It has been a long journey. You’ve worked for years developing your brand, spent months refining your strategy, and hundreds of hours crafting the perfect pitch deck. Finally, you are sitting across the table from an interested investor. You need them to say yes, you’ve not slept, and have applied enough antiperspirant to damn up a small river. This meeting means everything to you. You need a yes.
You make your pitch. You hit all the key points and it appears to be well received. Now it is time for the Q&A session. The first question, “Why start with a focus on e-commerce only?” Trying to sound open minded and show that you are malleable, a founder ready and willing to take advice and feedback, you offer your answer. “We felt we’d learn more about our consumer from e-commerce, but if you think we are wrong and there is a better way, we are happy to adjust.”
You’re thinking you nailed that answer and respond in similar fashion to those that follow. What you are unaware of is that interested investor now thinks you are a wimp and wonders if you have the fortitude and fight needed to persevere.
I’ve witnessed this. I’ve heard about it from investors. It is common. Most founders are afraid to appear stubborn, headstrong, unwilling to take in constructive criticism. However, in an effort to show otherwise, they over compensate. Instead, they appear feckless, indecisive, unsure. In many ways, this is worse than the aforementioned.
Don’t let the pendulum swing too far, don’t be a wimp. Have a strong point of view. Believe deeply in what you are doing and how you are doing it. Show and have confidence in your strategy, numbers, and product. It is important to have a strong point of view, but equally so, to hold it lightly.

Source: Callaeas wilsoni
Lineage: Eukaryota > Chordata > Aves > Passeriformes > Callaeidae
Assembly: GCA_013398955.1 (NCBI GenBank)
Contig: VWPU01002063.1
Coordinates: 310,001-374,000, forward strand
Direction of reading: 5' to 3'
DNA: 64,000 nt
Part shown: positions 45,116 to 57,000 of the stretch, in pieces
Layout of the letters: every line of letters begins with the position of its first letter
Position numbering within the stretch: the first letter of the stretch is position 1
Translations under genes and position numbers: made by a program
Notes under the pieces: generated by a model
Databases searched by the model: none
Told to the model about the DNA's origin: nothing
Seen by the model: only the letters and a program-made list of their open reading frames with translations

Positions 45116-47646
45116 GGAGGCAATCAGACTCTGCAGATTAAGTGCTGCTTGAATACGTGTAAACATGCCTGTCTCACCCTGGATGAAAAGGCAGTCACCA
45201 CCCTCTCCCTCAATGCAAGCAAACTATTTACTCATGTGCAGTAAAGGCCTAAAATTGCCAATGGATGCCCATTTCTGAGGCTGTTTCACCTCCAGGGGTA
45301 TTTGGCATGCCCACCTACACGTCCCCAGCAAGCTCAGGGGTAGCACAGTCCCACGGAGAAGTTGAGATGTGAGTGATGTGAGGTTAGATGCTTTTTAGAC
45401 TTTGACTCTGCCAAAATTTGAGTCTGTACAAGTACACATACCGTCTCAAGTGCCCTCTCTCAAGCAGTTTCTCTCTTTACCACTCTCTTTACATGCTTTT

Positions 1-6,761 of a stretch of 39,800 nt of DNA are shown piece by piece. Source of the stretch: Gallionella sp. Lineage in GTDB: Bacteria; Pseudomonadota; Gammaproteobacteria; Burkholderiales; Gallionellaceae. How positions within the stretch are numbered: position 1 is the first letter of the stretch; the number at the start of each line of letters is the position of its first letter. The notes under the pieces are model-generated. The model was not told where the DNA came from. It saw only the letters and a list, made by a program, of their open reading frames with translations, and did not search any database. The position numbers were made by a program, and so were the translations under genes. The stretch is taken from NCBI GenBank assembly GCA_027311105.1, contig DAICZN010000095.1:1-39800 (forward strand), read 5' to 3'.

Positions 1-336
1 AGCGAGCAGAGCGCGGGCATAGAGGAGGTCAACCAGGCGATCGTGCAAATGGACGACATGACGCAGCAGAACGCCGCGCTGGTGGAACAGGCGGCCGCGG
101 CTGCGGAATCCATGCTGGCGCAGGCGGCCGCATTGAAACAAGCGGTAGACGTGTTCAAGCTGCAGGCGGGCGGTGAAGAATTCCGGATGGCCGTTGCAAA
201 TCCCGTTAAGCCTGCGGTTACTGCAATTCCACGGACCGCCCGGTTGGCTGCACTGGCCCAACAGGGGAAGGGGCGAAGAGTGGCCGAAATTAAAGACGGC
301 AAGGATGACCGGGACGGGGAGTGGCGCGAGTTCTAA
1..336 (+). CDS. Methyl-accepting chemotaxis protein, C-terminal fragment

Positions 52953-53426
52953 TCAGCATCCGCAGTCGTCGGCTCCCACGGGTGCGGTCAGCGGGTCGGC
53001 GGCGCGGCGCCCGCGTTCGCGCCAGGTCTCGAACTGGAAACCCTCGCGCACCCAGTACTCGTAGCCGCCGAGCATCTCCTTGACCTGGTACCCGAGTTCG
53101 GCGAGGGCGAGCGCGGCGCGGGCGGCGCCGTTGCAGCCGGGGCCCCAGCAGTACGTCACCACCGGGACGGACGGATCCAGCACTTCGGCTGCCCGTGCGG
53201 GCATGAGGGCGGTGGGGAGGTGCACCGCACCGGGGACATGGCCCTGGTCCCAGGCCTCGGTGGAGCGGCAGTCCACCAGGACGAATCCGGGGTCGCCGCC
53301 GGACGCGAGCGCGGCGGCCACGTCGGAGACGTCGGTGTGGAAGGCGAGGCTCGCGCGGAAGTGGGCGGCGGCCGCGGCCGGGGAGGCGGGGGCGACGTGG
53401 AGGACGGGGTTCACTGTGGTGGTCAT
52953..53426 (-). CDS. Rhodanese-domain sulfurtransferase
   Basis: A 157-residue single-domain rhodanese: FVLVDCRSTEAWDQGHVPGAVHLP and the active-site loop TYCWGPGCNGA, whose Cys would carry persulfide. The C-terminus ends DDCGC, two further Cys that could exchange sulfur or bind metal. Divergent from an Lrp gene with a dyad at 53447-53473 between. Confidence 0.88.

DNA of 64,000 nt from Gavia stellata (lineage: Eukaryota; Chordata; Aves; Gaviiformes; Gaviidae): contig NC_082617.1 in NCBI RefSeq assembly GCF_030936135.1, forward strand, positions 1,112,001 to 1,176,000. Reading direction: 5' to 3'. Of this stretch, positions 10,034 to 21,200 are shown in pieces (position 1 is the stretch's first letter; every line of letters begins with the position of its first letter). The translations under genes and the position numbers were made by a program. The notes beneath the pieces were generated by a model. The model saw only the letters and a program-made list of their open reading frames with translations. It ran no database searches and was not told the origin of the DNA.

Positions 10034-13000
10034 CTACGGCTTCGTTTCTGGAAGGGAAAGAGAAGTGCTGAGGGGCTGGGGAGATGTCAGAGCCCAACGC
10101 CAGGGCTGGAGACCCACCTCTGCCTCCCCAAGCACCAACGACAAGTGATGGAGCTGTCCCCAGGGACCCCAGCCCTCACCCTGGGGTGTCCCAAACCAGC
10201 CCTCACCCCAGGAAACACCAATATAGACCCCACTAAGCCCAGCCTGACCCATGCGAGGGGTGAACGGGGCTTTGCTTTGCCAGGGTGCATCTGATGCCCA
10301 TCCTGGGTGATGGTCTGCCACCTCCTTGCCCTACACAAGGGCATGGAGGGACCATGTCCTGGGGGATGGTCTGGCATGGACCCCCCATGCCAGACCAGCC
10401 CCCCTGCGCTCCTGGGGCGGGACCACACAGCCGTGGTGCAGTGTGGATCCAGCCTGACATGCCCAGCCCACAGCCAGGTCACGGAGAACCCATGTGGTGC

Our point of view is fed by our experiences and the data we consume. It is what we use to make decisions. If we are presented with new data or the experiences of others, there is nothing wrong with adjusting or adapting.
To use the prior example, if the investor asks, “Why start with a focus on e-commerce only?” Simply answer, “Because, in our opinion, there is no better way to learn about our consumer.” That answer shows confidence without rigidity. If they offer some advice based on their experience with other brands in their portfolio, there is nothing wrong with taking in that information and reevaluating your strategy. But, make a change only if you believe it to be the right thing to do, not simply to show the investor that you are open minded.
It is a continuum with stubborn on one end and wimpy on the other. Too often, founders find themselves on the polar ends. Neither is likely to be very attractive to a potential investor. Instead, try to land somewhere in the middle. Have a strong point of view, but just hold it lightly. Doing so may just be the difference necessary to earn that investment.